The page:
kiyotei: Do you think there are more women or men involved in mail art these days?

Kat: Well, it's hard for me to say. I believe it is roughly equal, in my experience... maybe a little more female than male... but often the mail art nicknames people use are androgynous, you know... and I will even blatantly disregard obvious clues to the artist's gender (i.e. she will mention her "husband," and still I will continue to refer to her as "he" because of the initial idea that her nickname conveyed to me, and I don't really care about the gender/age/etc. of the artist anyway in most cases.)... It's more about the art.

kiyotei: What do you think about the quality of mail art you receive?

Kat: It's primo, personal, intense, humorous, innovative stuff usually. I enjoy it.

kiyotei: What did you major at in college?

Kat: Didn't I mention this before? I graduated with a major in studio art (2-dimensional, printmaking) and a minor in creative writing (poetry). (While I was at the University of South Dakota, I majored in English [emphasis in poetry] and minored in studio art.)

kiyotei: Oh yeah...guess I wasn't paying attention again! Are you originally from S. Dakota? (lotta open land out there)—almost got run over by a drunken driver last time I went through.

Kat: I apologize on behalf of that drunken driver; unimaginative people in "Soused Drunkota" really have nothing better to do. Some driver sped through a solid red light and nearly ran me over in the middle of the crosswalk so that he could speedily pull into the Burger King parking lot just a few yards away. That was in Vermillion. In what town was your unfortunate brush with death?

Perhaps understandably, I want to erase my history in South Dakota... but here is the sordid run-down:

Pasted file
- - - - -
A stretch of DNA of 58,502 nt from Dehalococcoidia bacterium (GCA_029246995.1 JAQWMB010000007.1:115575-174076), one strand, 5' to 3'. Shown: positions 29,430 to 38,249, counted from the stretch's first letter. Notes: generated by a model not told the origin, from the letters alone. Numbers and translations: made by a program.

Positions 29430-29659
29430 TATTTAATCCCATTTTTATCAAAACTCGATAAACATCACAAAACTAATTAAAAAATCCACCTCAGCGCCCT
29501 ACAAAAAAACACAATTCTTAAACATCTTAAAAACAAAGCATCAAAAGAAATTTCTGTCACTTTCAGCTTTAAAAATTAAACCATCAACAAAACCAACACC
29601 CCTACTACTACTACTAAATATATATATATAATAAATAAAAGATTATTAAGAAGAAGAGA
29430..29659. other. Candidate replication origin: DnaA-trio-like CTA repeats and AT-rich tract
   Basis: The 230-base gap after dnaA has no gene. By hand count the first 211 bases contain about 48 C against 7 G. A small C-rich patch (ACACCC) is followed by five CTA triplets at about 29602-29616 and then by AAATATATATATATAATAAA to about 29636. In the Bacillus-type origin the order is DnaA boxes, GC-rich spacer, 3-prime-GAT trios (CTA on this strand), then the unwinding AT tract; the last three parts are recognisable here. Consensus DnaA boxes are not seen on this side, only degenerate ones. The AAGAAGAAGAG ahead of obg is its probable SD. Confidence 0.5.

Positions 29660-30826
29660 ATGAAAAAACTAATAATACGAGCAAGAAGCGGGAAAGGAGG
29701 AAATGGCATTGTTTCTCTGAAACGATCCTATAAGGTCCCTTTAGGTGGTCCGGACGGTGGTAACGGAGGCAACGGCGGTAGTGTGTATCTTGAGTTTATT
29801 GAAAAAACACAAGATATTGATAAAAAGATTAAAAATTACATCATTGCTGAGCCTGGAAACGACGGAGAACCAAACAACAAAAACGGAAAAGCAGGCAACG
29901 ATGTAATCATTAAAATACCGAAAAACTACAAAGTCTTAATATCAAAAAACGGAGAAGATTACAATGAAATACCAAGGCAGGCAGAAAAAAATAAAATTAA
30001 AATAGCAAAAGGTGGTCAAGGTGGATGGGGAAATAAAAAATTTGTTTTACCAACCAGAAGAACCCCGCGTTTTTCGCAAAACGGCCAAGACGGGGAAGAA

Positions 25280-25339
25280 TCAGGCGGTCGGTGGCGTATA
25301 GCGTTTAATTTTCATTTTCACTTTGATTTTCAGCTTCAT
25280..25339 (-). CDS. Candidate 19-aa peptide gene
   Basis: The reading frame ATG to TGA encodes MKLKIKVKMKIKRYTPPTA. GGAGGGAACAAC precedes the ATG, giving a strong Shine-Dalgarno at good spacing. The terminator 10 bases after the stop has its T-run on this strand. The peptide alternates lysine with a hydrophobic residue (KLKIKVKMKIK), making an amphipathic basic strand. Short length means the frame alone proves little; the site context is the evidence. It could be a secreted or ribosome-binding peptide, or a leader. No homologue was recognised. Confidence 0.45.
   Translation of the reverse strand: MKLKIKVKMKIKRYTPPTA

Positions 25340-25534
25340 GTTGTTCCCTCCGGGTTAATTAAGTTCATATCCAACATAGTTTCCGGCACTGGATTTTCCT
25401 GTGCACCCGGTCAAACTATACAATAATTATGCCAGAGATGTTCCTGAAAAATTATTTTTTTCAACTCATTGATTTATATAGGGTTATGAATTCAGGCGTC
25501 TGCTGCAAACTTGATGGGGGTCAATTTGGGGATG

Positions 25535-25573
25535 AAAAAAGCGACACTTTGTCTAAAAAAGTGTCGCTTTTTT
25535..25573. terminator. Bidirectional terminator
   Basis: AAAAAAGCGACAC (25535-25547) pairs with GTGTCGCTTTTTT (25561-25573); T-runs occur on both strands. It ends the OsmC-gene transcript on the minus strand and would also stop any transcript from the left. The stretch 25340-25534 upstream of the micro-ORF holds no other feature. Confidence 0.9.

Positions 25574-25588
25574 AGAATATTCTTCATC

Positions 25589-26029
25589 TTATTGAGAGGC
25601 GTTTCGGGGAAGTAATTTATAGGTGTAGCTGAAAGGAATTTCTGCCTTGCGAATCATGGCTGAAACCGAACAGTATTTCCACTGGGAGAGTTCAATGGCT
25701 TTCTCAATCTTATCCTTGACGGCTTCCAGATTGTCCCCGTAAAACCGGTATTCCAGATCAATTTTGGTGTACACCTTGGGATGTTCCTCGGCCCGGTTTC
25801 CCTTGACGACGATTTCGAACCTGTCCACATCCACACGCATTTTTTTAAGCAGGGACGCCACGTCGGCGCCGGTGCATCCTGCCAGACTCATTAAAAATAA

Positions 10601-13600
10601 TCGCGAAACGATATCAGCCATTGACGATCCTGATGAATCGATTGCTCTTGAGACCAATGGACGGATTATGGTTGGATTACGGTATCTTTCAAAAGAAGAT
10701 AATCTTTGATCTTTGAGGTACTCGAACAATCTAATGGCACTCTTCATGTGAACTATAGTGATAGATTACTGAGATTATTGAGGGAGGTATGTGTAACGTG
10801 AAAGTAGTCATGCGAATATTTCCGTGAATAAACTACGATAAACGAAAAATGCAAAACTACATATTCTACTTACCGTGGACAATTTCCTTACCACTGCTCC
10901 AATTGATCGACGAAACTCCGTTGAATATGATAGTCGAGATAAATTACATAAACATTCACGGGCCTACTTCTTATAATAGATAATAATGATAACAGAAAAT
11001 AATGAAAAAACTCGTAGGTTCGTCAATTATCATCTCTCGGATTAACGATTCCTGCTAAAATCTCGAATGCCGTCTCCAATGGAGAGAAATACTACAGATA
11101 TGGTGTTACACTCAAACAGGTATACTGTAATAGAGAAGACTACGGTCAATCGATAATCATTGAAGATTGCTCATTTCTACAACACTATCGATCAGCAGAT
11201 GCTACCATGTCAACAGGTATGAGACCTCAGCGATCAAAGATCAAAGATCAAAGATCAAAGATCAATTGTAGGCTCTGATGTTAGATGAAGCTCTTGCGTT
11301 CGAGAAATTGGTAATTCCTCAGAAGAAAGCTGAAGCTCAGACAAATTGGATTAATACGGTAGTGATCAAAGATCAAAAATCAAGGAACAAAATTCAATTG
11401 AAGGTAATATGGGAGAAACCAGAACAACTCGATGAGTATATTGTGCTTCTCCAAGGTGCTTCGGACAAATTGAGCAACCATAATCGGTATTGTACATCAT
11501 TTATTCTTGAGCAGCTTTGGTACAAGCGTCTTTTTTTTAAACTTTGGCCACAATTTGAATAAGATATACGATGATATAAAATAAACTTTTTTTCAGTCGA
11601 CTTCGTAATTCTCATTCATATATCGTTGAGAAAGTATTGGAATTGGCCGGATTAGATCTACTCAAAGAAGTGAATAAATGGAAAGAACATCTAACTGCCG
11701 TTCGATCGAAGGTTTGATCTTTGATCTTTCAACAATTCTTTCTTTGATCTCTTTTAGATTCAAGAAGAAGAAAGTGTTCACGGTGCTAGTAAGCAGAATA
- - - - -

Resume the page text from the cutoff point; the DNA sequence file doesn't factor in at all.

Born in Valentine, Nebraska.
Lived 1 year in Rosebud, SD (Indian reservation).
Lived 7 years in Aberdeen, SD on Richmond Lake: kindergarten-2nd grade.
Lived 2 1/2 years in Olney, MD (north of D.C.): 3rd-5th grade.
Lived 6 years in Black Hawk, SD ("west-river"): 6th-12th grade (high school in Sturgis, SD [famous for the Sturgis Motorcycle Rally])
Attended 1 1/2 years at University of South Dakota, Vermillion, SD (Burger King, anyone?)
Finished undergraduate career at University of Arizona, Tucson, AZ (and have always hated the cold!).

I don't remember what town was nearby, it was mainly a long and lonely interstate. Why do you want to erase your history in S.D.? There is some beautiful country there. Wide-open spaces are good for the soul.

Kat: Wide open spaces can suffocate the soul of a non-driver. Also, if one looks up the word "conformity" in the dictionary, there is often a small map of South Dakota there as an illustration.

You said you lived on the Rosebud Reservation. Are you a Native American?

Kat: No, my father worked for the Indian Health Service at the time.

kiyotei: What can you tell me about the "teeny books site" that isn't available on the web site? Have you received any really strange stuff?